The bases for the rule are (i) that the witness has the right to determine whether or not to invoke the privilege, not that the rule is for the exclusion of unreliable evidence, and (ii) that the court must be in a position to determine whether the claim of privilege is in good faith or lacks any reasonable basis. Butz v. State, 221 Md. 68, 156 A.2d 423, makes the first basis for the rule abundantly clear. We there overruled a holding in the Chesapeake Club case, which had permitted the defendant to take advantage on appeal of the erroneous denial of the privilege of a witness. The rule adopted in the Butz case that the privilege is that of the witness and not of the defendant and that the defendant cannot take advantage of the privilege if the witness does not, is in accord with the English rule and the majority rule prevailing in this country.
Since Ruckle undertook to claim the privilege for himself, we are not confronted with the question on which there is some division of opinion as to whether anyone other than the witness himself (his counsel, for example) can assert the claim of privilege.
The instant case presents the converse of the situation in both the Chesapeake Club and the Butz cases in that in each of those cases the testimony was admitted despite the defendant's objection, but in the instant case the privileged testimony was excluded despite the defendant's effort to obtain it. The rule of the Butz case is, therefore, not applicable here. Our question is whether the defendant Midgett has been improperly deprived of whatever benefit he might have obtained from the testimony of Ruckle.
There is no proffer of what Ruckle's testimony would have been. Apparently it was Midgett's aim to show that at the time when the police officer surprised the would-be robbers, he, Midgett, acted under compulsion from Ruckle in disarming the police officer and in helping to kidnap him. (By no stretch of the imagination could such evidence have had any bearing upon the charge of conspiracy to rob the restaurant employees.) Midgett may also have wished to support his contention (which might be a matter of extenuation but certainly not of innocence) that he, Midgett, did not wish to take the officer's life and that he gave him back his own (the officer's) overcoat and also gave him a comforter to reduce the likelihood of his freezing to death when Midgett and his companions left him bound hand and foot, gagged and tied to a tree, on a lonely road on a bitterly cold winter night. Assuming that Midgett sought to establish each and all these contentions through Ruckle's testimony, we think it too clear for argument that testimony to this effect would have tended to incriminate Ruckle, if he should be tried again on charges of armed robbery and of kidnapping. This, as we have seen, was at least a possibility at the time of Midgett's trial. Ruckle was named a codefendant with Midgett in the very indictment on which Midgett was then being tried on kidnapping charges; the indictment against him on charges of armed robbery was a companion case to an almost identical indictment on which Midgett was then being tried. This possibility of a second trial for Ruckle was developed in a rather extended colloquy. The genuineness of Ruckle's danger of self-incrimination was quite apparent, and the second requirement for invoking the privilege thus was met.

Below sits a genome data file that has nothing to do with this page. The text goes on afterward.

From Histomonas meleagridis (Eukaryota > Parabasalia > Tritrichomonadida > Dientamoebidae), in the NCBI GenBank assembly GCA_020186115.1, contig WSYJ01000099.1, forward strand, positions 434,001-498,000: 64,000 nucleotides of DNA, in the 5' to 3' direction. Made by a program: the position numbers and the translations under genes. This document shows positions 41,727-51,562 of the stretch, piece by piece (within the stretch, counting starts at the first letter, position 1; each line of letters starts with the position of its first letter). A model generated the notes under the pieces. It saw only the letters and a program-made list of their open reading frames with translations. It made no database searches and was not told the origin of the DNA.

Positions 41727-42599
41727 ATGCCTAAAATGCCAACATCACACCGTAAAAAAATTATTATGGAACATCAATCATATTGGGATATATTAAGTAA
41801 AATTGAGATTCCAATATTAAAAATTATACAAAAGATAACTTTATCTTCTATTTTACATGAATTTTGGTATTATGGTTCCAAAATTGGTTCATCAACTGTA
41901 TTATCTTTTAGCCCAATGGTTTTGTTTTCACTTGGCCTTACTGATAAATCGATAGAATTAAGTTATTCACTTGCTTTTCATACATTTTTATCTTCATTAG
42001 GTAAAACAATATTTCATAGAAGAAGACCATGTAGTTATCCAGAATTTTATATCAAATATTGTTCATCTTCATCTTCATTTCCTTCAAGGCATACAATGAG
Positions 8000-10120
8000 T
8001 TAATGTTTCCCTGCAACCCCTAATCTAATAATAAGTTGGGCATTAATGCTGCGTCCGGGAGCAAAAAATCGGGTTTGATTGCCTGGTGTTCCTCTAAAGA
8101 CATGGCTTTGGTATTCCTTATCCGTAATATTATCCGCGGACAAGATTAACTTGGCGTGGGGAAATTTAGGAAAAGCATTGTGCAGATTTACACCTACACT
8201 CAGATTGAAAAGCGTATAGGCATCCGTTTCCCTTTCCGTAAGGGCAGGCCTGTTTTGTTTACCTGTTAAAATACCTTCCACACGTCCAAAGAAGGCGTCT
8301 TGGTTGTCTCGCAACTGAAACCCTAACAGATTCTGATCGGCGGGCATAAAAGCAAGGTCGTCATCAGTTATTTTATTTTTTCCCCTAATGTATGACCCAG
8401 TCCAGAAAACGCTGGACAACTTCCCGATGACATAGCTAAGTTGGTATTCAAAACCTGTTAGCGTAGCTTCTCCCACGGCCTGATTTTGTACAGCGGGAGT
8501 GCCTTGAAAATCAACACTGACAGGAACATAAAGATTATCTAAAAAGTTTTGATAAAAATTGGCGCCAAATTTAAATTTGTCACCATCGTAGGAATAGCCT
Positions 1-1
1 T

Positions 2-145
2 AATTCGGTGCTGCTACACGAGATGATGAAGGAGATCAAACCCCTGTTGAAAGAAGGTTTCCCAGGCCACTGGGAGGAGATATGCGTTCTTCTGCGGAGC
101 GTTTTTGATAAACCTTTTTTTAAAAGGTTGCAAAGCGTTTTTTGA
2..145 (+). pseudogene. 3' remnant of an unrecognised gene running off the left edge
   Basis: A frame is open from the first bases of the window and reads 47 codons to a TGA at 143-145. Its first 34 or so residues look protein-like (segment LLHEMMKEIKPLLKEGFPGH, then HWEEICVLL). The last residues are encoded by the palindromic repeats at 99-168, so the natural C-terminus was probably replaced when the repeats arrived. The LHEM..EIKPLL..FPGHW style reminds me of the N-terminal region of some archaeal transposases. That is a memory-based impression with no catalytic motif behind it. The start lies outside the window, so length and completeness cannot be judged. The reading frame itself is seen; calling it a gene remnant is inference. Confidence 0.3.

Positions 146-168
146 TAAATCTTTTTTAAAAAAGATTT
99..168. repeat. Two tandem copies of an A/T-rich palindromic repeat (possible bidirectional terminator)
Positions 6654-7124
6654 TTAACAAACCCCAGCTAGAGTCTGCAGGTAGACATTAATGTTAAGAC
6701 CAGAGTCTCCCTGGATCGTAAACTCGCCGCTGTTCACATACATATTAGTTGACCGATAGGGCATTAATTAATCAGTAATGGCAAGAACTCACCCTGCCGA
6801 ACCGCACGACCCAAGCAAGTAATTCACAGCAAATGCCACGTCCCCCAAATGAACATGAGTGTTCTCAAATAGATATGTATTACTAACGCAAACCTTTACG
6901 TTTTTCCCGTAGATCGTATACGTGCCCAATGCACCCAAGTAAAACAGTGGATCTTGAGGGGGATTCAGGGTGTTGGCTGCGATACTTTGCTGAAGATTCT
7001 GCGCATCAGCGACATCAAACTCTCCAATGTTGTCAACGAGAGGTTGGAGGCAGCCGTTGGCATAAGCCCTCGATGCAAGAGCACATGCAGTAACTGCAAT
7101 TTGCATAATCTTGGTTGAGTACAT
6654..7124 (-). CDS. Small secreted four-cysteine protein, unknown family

Midgett contends that Ruckle did not directly invoke his privilege against self-incrimination in his colloquy with the trial judge which led up to his being excused from testifying. We do not agree with this contention. When Ruckle was produced in court Midgett stated that he was going to call him as a witness. The prosecuting attorney then stated that Ruckle had not testified in the case at any time and that he could testify if he wanted to. He then suggested that Ruckle should be "instructed as to his constitutional rights" and added that he then had a case pending in the Court of Appeals. The court quite properly proceeded to advise Ruckle of his privilege against self-incrimination. A colloquy followed which related in part, as above mentioned, to the status of Ruckle's case then pending in this Court and in part to the circumstances under which Ruckle would be willing to testify. He was willing to do so as to what he called the "legal charges" against Midgett. In his view, the kidnapping indictment against Midgett and himself was not valid. The trial judge informed Ruckle that he had held the indictment valid against objection by Midgett and that he would not then hear argument in Ruckle's own case. The court then renewed the inquiry as to whether or not Ruckle wanted to testify and to waive his constitutional right not to, and the judge carefully pointed out that Ruckle might be asked questions and give answers which might incriminate him and which might be used against him in a retrial of his own case. Ruckle replied: "Well, in that case, then, I won't be able to testify because it would cause irreparable damage to my case." This, we think, was sufficient to state a claim of privilege and we also think that the trial judge was correct in so interpreting it, as he did when he proceeded to rule that Ruckle had a right not to testify, since he had been made a defendant in a retrial of the case and what he might testify to might affect him adversely or do him irreparable damage.